New to turkeys- tell me everything!

CrazedGirl

In the Brooder
Mar 16, 2018
26
25
49
Maryland
Someone near me is selling a pair of bourbon red turkeys. We have our chickens and we want to add turkeys to the mix; however, the care! I don’t even know where to start. We live in Maryland and have plenty of wild turkeys in the state that do well all year round.

Structure for security?
Predator proofing?
What to feed them?
Are females good mothers/do they even go broody?
How do we keep them semi-confined to know that our 3acre yard is home?

I don’t even know where to start but I would love to jump at the chance of getting them before someone else takes them. I want to know as much as possible, and have everything set up before I get them as well.
 

R2elk

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8 Years
Feb 24, 2013
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Natrona County, Wyoming
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Someone near me is selling a pair of bourbon red turkeys. We have our chickens and we want to add turkeys to the mix; however, the care! I don’t even know where to start. We live in Maryland and have plenty of wild turkeys in the state that do well all year round.

Structure for security?
Predator proofing?
What to feed them?
Are females good mothers/do they even go broody?
How do we keep them semi-confined to know that our 3acre yard is home?

I don’t even know where to start but I would love to jump at the chance of getting them before someone else takes them. I want to know as much as possible, and have everything set up before I get them as well.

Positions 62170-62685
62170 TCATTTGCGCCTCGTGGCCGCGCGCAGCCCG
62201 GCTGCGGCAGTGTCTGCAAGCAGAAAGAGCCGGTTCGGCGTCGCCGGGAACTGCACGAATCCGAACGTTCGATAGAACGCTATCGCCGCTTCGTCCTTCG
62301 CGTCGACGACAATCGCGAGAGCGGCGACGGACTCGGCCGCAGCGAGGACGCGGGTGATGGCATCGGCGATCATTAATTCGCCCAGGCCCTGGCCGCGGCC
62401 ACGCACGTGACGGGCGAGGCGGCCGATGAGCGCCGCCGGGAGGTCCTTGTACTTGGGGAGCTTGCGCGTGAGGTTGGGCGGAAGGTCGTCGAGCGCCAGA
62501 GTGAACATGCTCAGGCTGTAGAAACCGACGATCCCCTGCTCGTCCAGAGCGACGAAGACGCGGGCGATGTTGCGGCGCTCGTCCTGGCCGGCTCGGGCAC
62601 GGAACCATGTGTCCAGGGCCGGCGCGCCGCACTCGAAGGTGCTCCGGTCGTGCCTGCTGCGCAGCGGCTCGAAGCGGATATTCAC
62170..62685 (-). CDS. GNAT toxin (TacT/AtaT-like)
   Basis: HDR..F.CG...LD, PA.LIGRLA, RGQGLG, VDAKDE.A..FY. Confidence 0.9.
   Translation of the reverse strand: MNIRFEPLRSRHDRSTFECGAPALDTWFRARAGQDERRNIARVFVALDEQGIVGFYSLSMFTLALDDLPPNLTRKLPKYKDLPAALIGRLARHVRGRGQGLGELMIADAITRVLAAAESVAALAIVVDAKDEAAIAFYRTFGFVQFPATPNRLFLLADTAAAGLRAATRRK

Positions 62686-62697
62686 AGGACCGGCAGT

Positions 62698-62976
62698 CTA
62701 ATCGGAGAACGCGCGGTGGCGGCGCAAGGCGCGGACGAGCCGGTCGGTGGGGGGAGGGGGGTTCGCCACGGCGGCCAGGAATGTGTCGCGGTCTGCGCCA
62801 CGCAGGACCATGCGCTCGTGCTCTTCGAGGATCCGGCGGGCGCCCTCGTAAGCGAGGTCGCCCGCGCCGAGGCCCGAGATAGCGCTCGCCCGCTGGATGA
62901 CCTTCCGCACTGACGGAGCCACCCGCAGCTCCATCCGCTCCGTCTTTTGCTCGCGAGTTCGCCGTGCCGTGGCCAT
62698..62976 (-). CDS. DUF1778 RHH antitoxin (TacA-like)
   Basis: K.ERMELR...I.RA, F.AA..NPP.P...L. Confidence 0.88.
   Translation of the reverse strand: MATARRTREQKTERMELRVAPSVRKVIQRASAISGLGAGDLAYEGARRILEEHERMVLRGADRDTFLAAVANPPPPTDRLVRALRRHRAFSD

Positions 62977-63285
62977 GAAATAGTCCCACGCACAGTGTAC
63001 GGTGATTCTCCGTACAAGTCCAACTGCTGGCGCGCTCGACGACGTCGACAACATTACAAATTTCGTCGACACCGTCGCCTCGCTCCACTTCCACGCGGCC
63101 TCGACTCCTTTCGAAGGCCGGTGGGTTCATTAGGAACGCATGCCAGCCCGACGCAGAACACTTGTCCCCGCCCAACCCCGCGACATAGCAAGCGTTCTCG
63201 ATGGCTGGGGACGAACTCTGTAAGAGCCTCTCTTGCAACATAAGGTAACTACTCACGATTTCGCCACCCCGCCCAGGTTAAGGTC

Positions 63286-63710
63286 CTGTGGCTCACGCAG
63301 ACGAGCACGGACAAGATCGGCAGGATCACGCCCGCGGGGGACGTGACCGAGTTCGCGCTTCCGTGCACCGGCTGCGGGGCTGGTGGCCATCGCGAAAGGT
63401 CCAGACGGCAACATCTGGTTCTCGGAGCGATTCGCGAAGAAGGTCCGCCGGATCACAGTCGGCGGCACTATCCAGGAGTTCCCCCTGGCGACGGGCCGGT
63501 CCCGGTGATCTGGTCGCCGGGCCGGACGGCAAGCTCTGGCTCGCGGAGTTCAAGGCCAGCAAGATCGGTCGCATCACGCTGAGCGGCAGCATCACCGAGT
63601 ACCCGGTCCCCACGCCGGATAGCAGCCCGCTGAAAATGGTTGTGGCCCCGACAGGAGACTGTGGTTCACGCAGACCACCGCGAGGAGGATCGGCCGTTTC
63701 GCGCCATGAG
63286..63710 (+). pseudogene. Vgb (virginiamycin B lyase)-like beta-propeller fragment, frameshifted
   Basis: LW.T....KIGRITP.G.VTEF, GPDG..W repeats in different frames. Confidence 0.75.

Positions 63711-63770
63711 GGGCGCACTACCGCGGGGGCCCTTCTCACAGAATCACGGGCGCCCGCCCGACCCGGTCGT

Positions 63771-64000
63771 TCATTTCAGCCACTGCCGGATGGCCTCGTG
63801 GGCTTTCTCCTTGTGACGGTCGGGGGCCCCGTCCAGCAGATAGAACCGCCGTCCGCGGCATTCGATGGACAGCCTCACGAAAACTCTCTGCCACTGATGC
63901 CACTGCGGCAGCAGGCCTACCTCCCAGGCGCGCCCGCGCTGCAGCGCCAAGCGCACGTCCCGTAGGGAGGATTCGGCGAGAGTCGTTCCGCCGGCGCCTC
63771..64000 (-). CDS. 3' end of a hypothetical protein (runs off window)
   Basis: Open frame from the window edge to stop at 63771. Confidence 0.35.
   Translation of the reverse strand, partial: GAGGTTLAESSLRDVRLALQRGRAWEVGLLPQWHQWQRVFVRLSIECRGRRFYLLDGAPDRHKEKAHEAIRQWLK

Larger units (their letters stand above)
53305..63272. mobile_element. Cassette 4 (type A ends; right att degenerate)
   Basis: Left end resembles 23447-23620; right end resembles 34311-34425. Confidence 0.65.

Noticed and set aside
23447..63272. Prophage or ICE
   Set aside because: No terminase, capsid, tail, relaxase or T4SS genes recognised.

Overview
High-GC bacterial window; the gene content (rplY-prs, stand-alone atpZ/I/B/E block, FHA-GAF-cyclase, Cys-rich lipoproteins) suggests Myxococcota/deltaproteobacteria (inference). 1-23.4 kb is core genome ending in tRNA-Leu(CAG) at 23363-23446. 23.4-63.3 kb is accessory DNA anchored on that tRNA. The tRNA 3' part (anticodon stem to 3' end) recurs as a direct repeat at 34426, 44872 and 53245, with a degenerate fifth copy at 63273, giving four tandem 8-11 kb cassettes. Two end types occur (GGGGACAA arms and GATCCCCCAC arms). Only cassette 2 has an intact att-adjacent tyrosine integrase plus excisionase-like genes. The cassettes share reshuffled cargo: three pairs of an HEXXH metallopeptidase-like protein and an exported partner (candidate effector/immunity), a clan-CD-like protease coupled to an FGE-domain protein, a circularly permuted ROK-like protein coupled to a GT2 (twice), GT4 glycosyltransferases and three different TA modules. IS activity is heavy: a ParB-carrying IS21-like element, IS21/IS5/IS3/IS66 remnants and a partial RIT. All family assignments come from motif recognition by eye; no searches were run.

Start by reading the threads that are in the Turkeys - Sticky Topics Index.

I do not recommend getting a pair of turkeys because the tom can be really hard on a hen when he only has one hen. I try to keep at least 4 to 5 hens for one tom.

I have not had a turkey hen that has not gone broody although others have had some of their hens that did not go broody. Each individual turkey reacts differently. Some are great mothers and some, especially first time mothers are not so good. I currently have a yearling hen that has raised 12 poults to 9 weeks old without any problems. She was confined away from the general population for the first month which is when so many things can go wrong.

Adult turkeys can do well on a good all flock or layer feed that is at least 16% protein. Newly hatched poults should be on a quality turkey or gamebird starter that is at least 28% protein. It isn't just about the protein because a good turkey or gamebird starter will also contain the higher amounts of lysine, methionine and niacin that the turkey poults need for proper development and growth. The starter is recommended for 6 to 8 weeks followed by a good turkey or gamebird grower that is usually 24% protein for another 6 weeks. After that they can be switched to an adult feed.

During the daytime, I free range my turkeys on an approximately 2 acre area that is fenced in with 2"x4"x6' welded wire. This fence has no top rail. It is important to not have a top rail as a top rail encourages the turkeys to use it as a perch. When perched on a top rail they will almost always get down on the wrong side of the fence.
 

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